A DOCTOR who admitted trying to cover up his failure to note a recommendation of further surgery for a now terminally ill patient behaved disgracefully, the Irish Medical Council’s fitness to practise committee said yesterday.
It recommended that Cork GP Dr Patrick Joseph Lee be suspended from practising medicine for three months after finding that the doctor’s behaviour fell seriously short of the standard expected of a medical practitioner.
Garda Superintendent Martin Dorney, 50, a married man with three children, living in Waterfall, Co Cork, complained to the council about Dr Lee’s failure to send him for further investigative surgery that would have given him a 95% chance of survival.
He told the inquiry he had stage four cancer and statistics showed he had “six to nine months” to live.
Dr Lee, 45, who has a practice in Ballincollig, Co Cork, conceded during the inquiry that he had tried to cover up his negligence by altering a biopsy report to make it look as though the recommendation for further surgery had not been made.
“His dishonesty, deliberate deception and persistent attempts to avoid taking responsibility for his failure to carefully and comprehensively read and follow up on Supt Dorney’s histology report in 2003 constitutes disgraceful and dishonourable conduct,” the committee concluded. It said it was satisfied that Dr Lee now fully acknowledges and took responsibility for his error and the extremely serious impact it had on Supt Dorney.
“Dr Lee has expressed deep and sincere regret and guilt for his failure and has apologised to Mr Dorney and his family for his error and subsequent action,” it said. The committee has recommended that the doctor be supervised over a two-year period and provide evidence of an audit on all tests carried out on his patients within the last five years. A general meeting of the Medical Council will consider the committee’s recommendation before sending its decision to the High Court for confirmation. The fitness to practise committee found that 10 of the 15 allegations made against Dr Lee did amount to professional misconduct or poor professional performance. One of the allegations upheld was that Dr Lee concealed the full contents of the report advising surgery in April 2009 and such action amounted to professional misconduct.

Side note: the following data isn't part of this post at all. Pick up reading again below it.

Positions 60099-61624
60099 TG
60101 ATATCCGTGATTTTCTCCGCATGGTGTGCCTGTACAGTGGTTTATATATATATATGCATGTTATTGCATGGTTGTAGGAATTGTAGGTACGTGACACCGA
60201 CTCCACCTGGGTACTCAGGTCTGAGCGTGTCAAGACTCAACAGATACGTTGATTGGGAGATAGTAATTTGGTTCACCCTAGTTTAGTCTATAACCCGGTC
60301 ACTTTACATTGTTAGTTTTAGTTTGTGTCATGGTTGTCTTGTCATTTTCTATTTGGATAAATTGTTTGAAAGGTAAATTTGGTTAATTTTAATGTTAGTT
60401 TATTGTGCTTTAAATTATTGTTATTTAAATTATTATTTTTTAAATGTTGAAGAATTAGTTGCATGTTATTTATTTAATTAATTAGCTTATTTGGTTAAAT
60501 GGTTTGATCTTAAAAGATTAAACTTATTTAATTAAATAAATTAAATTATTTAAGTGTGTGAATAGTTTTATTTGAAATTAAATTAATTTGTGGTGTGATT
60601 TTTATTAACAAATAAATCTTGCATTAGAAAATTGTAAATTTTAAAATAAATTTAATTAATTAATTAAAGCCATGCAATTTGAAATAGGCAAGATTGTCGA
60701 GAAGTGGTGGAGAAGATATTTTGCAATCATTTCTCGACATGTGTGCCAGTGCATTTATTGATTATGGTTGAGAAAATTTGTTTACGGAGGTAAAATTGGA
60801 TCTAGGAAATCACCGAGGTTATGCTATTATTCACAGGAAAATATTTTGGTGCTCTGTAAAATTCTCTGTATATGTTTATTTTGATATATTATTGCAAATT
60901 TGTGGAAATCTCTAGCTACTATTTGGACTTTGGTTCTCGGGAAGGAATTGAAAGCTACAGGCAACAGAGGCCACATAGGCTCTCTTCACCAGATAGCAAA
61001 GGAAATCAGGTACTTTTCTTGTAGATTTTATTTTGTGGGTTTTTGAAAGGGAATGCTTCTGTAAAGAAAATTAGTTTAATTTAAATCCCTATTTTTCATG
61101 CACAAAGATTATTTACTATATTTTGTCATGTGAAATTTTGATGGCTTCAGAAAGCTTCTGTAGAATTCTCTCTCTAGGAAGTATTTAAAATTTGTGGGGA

Also upheld was the allegation that Dr Lee had blocked out sections of a version of the histology report entitled “comment” and “conclusion” and the pathologist’s name.
In a statement issued through his solicitors yesterday, Supt Dorney said he was not vindictive or bitter but was concerned that there could be a recurrence of what happened to him.
“Dr Lee has apologised to me personally and I have accepted his apology,” he said.
“It seems to me that unless the system changes, there is going to be more errors and, unfortunately, more fatalities. The system that was adopted by Dr Lee and the pathologists, is one that is capable of error,” he said.
He urged both the College of General Practitioners and the consultants involved in issuing results to GPs to review their procedures to see how they could be tightened up.
“It is too late for me, but I just hope it is not too late for somebody else,” he said.
Supt Dorney thanked the hundreds of people who had offered sympathy, support and prayers.
“This is a source of great comfort to me and my family,” he said.
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